The US, EU and UK said the world will be watching to ensure Russia’s words are followed by action after the UN and Turkey helped to broker the deal.
International aid agencies and diplomats expect grain to start fully flowing by the middle of August, but market analysts said the situation will not change quickly.
“We fully expect the implementation of today's arrangement to commence swiftly to prevent the world's most vulnerable from sliding into deeper insecurity and malnutrition,” White House spokesman John Kirby said.
“We're hopeful that this is going to make a difference. But we're clear-eyed about it.”
UK Foreign Secretary Liz Truss, one of the two Conservative leaders competing to replace outgoing prime minister Boris Johnson, said London “will be watching to ensure Russia's actions match its words”.
She praised the efforts of Turkey and the UN, saying Russian President Vladimir Putin's “barbaric invasion of Ukraine has meant some of the poorest and most vulnerable people in the world are at risk of having nothing to eat”.
“It is vital that Ukrainian grain reaches international food markets, and we applaud Turkey and the UN secretary general for their efforts to broker this agreement,” she said. “The UK and our allies have been pushing hard to reach this point.
“Now this agreement must be implemented, and we will be watching to ensure Russia's actions match its words. To enable a lasting return to global security and economic stability, Putin must end the war and withdraw from Ukraine.”
The EU also called for the deal's “swift implementation” as European Commission President Ursula von der Leyen praised the team that brokered the deal.
“Russia's illegal invasion of Ukraine has left millions at risk of hunger. Today's Istanbul agreement is a step in the right direction. We call for its swift implementation,” EU foreign policy chief Josep Borrell said.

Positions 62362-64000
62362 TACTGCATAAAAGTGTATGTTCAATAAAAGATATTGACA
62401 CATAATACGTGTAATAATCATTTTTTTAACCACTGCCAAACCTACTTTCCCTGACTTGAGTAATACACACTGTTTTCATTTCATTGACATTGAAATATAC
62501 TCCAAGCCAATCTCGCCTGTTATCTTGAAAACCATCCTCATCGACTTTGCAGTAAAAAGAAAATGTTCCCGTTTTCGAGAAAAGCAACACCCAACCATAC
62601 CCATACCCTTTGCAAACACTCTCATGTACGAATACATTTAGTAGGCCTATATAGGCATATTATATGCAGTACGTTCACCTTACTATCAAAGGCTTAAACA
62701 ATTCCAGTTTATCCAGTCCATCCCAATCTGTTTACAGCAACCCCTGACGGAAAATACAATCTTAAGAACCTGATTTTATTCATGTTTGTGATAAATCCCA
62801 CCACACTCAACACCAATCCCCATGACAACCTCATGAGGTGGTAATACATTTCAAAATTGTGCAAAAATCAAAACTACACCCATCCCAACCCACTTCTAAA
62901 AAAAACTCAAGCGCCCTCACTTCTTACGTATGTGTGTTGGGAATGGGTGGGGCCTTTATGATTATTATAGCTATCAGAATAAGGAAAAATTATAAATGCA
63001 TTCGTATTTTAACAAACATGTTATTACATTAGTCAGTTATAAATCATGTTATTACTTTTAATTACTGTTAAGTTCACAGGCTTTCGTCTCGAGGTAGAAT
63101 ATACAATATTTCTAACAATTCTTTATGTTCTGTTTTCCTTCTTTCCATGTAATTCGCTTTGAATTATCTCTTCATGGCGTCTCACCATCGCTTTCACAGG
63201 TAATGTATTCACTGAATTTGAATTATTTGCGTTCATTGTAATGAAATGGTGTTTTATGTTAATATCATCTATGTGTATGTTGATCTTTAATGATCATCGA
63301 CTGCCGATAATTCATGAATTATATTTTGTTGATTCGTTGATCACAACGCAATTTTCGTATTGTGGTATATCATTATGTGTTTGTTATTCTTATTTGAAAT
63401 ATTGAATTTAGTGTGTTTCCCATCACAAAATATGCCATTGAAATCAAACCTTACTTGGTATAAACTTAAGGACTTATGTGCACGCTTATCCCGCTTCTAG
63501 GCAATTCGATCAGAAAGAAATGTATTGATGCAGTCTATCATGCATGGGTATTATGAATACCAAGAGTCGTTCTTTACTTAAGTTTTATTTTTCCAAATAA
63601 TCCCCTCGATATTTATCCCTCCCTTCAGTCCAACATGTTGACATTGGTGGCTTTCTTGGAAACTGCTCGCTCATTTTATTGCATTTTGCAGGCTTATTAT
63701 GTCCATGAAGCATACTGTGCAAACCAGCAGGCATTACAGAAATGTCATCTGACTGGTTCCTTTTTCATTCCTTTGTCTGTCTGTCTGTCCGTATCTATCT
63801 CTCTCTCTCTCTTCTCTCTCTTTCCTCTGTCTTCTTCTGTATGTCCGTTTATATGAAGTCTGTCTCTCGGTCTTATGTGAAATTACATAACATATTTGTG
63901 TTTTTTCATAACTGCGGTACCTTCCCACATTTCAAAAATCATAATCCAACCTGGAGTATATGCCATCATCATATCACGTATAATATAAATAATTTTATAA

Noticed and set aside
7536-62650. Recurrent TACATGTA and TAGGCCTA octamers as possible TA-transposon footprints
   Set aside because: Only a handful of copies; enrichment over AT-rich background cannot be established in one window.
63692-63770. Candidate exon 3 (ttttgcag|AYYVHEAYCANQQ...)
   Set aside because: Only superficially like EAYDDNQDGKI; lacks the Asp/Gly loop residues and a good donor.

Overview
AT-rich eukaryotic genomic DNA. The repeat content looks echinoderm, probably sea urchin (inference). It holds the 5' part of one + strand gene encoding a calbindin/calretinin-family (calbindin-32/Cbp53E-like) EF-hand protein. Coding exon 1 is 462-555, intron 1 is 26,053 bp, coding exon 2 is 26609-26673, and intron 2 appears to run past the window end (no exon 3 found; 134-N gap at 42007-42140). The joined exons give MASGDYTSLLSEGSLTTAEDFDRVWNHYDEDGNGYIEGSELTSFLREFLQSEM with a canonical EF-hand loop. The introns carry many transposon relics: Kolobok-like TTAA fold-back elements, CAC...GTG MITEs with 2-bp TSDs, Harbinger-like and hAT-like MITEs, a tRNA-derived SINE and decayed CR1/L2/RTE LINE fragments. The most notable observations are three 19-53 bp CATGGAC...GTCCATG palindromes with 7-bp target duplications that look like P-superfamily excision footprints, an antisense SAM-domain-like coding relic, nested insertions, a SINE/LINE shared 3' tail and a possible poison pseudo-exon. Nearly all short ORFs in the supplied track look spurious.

UN Secretary General Antonio Guterres called it “a beacon of hope” for millions of hungry people who have faced huge increases in food costs.
“Today, there is a beacon on the Black Sea. A beacon of hope …, possibility … and relief in a world that needs it more than ever,” he said.
US wheat futures fell more than 5 per cent on Friday to their lowest level since February, traders said.
Dr Stephen Flynn, professor of political science and director of the Global Resilience Institute at Northeastern University in Boston, said that while the deal is important, it “will not change things overnight in terms of grains availability around the world’s markets”.
“The challenges … are huge,” he said. “The backlog of 22 million tons to be cleared is only the first part … the complexity of being able to move shipping in and out of areas like with minefields and with inspection agreements is not going to be nimble.”
Two African presidents who met on Friday both had bigger hopes for the deal.
“I’m pleased to note that President Putin has decided to sign this proposal made by Turkey and the UN which will allow 20 million tons of Ukrainian wheat to be released,” said Ivory Coast's President Alassane Ouattara.
“I indicated before to President (Volodymyr) Zelenskyy that I wished for the supply to be prioritised towards the African continent because of the fragility of the economies and the social situation in many countries.”
Cyril Ramaphosa, President of South Africa, said the agreement had taken far too long to reach because “that conflict has put a stop to the importation or exportation of grain, fertilisers and other foodstuffs like wheat to various other parts of the world.
“Would this be seen as signalling something that could amount to the end of that conflict? I would like to believe that, yes, we should hopefully see it in that regard,” he said.